A FedEx agent's discovery of a bloody package containing a wolf pelt led investigators to search the home and computers of an anti-wolf rancher and his son in Okanogan County.
An outspoken anti-wolf rancher and his son are the subjects of a state and federal investigation into the suspected poaching of a federally protected wolf in north-central Washington.
Bill White, a Twisp-area rancher, and his son Tom White have been questioned and their homes and computers have been searched in a case triggered when a FedEx agent discovered blood leaking from a package bound for Canada, according to a search warrant filed in Okanogan County District Court by the state Department of Fish and Wildlife. The package was found to contain a bloody wolf pelt.
Police, in the search-warrant affidavit, say the younger White told them that he killed the wolf.
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According to investigators, his father, after initially denying any knowledge of it, said his son had told him about the killing. Photos on the elder White’s computer also showed Tom White posing with a dead large gray wolf, according to the search warrant.
Tom White, reached Friday, declined to discuss the case.
“It’s in my interest not to talk about the case,” he said. “Right now, I’m kind of worried about the safety of my family.”
His father could not be reached for comment.
No arrests have been made, according to both state and federal officials, who also wouldn’t discuss details of the case.
Discovered last year
The poaching, if true, would be the first in Washington since a wolf pack was known to have returned to the state in 2008.
The wolves’ arrival, more than 70 years after they were hunted out of the state, was heralded by environmentalists. They see the animal as a predator key to healthy ecosystems.
“It was so exciting. And just to have the hope of wolf recovery. … That hope definitely took a hit with this news. It’s really sad,” said Jasmine Minbashian of Conservation Northwest, a Bellingham-based environmental group.
The wolves’ arrival had triggered complaints from some Eastern Washington residents, particularly ranchers concerned about stricter regulations and losing livestock to wolves.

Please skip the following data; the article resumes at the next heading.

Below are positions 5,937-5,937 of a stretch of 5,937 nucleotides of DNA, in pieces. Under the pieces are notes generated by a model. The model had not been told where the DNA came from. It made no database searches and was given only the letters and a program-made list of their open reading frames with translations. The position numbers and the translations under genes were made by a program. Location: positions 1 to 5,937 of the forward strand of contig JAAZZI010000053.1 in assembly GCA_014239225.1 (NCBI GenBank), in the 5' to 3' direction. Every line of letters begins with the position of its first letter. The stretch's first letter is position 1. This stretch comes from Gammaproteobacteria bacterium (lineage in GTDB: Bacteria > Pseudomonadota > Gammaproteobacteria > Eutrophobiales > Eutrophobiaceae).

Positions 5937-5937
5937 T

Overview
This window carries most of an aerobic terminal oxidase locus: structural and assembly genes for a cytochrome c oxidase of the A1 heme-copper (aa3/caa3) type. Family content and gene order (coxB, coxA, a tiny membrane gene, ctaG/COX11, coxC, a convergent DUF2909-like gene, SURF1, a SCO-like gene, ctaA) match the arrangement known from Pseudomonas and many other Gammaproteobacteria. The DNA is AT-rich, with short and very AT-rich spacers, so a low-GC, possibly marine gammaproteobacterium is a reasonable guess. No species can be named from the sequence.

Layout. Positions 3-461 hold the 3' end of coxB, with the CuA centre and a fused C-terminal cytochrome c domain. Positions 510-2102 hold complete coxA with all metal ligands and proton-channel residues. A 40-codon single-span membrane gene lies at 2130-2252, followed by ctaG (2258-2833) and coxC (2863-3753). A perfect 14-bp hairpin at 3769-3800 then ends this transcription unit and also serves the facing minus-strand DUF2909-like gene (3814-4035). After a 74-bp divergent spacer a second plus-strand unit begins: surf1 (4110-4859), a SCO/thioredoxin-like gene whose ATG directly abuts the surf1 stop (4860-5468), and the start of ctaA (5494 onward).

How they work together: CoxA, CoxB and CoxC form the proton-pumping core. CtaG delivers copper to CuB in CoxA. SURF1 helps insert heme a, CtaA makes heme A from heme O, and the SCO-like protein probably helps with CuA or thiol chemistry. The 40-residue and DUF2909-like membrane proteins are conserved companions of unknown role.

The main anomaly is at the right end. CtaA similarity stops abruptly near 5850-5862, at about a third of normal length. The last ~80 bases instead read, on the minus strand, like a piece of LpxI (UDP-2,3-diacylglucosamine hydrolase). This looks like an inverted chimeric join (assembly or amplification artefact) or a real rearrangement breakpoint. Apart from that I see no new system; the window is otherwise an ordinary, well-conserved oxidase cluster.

Bill White was one of the most outspoken.
“Everybody’s not supportive,” he said in a 2008 Associated Press article. “The cattleman’s the only one that’s going to make a sacrifice.”
A federal conviction for poaching a wolf in Washington, where it’s protected under the Endangered Species Act, could result in a $100,000 fine and a year in prison, said Mike Cenci, deputy chief of law enforcement for the Department of Fish and Wildlife. State law also prohibits killing a wolf, with a sentence of as much as a year in jail.
The bloody box
The current case started when a woman brought a box to a shipping store in Omak, containing what she said was a rug, according to an affidavit accompanying a state search warrant filed March 13. (An initial federal search warrant, which is sealed, was filed sometime earlier.) A FedEx agent declined to take the package after seeing what appeared to be blood leaking from it.
When a local police officer and the shipping-store owner discovered an animal pelt inside, they alerted state fish and wildlife agents. Genetic tests of the pelt later confirmed it was a gray wolf and an apparent member of the Washington state wolf pack.
Investigators used security cameras to trace the car and the woman who delivered the package back to the Whites, according to the affidavit.
On Feb. 9, state and federal agents first searched the homes of the two White families, who live near each other in the mountains outside Twisp, according to the affidavit.
Initially, Bill White denied knowing anything about a pelt, according to the affidavit.
“I know what this is all about, we told the Forest Service that they couldn’t come onto our property to look for wolves and this is what happens,” he reportedly said to the agents.
However, Tom White told another agent he had to kill the wolf after finding it caught in a wire fence, and then had his wife try to ship the pelt, according to the affidavit.
After hearing of the admission, police say Bill White told an investigator that he had known of the dead wolf, and had contacted a Canadian acquaintance about whether he could ship a wolf pelt. He had given the Canadian’s address to his son, according to the affidavit.
A photo discovered on Bill White’s computer shows his son hoisting the body of what appears to be a wolf nearly as big as he is. The photo appears to show the wolf with a damaged paw consistent with a kind of trap used to catch animals, according to the affidavit.
Warren Cornwall: 206-464-2311 or firstname.lastname@example.org